Is fracking creating a 'manufacturing renaissance' in the U.S.?
Caterpillar construction equipment sits on the lot of a dealership on October 23, 2013 in Elmhurst, Illinois. Caterpillar is one company that has moved some manufacturing back to the U.S.
The technology known as "fracking" or hydraulic fracturing has environmentalists deeply concerned with groundwater pollution. Then there's the effect on global temperatures of burning the resulting fossil fuel.
But is it possible that America's new energy boom could bring factory jobs back from overseas? Chris Farrell, Marketplace's economics commentator, has been considering what some see as a new manufacturing boom in this country. He says that when it comes to companies deciding to move more production to the U.S., "there's definitely a trend in the making."
"I think something new is going on. It's a sticker shock," Farrell says, on why the U.S. suddenly looks more appealing to manufacturers. "The price of natural gas has gone down -- it's the fracking boom. And an unexpected side effect of the fracking boom is a manufacturing renaissance."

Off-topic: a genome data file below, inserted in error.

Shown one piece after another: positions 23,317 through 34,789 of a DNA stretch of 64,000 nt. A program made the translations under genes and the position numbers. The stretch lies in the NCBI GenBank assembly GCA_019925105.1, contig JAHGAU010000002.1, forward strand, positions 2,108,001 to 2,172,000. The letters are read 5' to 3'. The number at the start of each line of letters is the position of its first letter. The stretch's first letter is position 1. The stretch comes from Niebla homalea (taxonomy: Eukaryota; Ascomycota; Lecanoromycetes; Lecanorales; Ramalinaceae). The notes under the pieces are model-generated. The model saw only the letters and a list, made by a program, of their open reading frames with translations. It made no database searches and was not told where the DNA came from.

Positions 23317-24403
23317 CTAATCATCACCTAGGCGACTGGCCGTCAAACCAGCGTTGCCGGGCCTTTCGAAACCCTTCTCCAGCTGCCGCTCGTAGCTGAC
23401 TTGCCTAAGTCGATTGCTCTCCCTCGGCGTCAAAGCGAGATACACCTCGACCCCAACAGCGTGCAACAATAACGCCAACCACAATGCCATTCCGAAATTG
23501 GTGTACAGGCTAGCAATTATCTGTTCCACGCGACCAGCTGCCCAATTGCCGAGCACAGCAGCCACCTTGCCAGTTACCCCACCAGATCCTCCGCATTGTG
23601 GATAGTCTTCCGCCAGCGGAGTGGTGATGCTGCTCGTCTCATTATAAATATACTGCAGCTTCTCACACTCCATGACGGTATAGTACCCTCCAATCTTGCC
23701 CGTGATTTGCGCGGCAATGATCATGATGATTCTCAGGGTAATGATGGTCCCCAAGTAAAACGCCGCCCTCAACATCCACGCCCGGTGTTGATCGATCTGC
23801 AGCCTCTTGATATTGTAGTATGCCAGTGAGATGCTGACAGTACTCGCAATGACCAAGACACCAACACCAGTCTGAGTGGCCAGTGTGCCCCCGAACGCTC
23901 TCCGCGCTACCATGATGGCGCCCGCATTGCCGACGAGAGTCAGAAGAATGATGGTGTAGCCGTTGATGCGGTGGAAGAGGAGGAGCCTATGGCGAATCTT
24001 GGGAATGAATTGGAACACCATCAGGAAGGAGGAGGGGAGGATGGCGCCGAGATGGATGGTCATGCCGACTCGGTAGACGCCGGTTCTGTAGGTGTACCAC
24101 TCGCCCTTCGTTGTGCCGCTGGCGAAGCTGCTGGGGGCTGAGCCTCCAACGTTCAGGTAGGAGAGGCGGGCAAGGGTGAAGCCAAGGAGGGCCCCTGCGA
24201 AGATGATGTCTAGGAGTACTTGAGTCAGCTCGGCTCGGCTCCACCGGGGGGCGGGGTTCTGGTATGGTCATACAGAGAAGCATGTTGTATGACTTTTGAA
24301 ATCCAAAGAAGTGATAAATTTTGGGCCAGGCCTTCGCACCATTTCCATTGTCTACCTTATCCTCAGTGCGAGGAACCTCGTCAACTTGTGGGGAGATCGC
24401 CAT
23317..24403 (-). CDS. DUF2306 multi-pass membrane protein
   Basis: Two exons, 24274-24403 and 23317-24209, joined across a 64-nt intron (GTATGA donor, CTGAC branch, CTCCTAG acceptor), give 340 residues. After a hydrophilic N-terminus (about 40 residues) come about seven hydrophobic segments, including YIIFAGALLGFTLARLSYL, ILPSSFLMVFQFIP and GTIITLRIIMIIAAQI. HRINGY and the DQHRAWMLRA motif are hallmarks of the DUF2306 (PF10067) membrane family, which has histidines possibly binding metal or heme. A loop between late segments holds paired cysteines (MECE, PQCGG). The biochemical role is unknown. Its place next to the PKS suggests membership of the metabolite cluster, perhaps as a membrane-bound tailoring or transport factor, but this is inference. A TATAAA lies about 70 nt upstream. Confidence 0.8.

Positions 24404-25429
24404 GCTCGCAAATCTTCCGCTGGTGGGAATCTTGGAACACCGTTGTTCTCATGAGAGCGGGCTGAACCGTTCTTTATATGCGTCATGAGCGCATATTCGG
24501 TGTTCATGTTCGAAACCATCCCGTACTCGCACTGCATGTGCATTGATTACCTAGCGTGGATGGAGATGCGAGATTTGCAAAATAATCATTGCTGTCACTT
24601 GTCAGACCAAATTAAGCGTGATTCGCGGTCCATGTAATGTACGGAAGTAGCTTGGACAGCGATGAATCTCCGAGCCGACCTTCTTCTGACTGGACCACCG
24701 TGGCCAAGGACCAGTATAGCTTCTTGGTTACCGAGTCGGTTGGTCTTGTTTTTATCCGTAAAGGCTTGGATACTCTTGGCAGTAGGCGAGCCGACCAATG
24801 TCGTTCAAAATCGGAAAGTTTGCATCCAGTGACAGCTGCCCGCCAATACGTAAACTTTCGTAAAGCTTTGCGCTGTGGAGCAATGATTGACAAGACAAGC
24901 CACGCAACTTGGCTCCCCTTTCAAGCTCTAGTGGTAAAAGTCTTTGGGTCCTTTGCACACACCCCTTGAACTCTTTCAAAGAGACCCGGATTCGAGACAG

Farrell says the U.S. has the potential to recapture significant production that has been farmed out to other countries in a globalized economy.
"The Boston Consulting Group -- they've done a bunch of research in this area -- and they're arguing that if you take the U.S. cost advantage in labor and energy, that the U.S. could end up capturing $70 billion, $115 billion in annual exports from major manufacturing nations that are our competitors," Farrell says. "What is underpinning it is cheap energy and stable energy supplies and an uncertain global economy."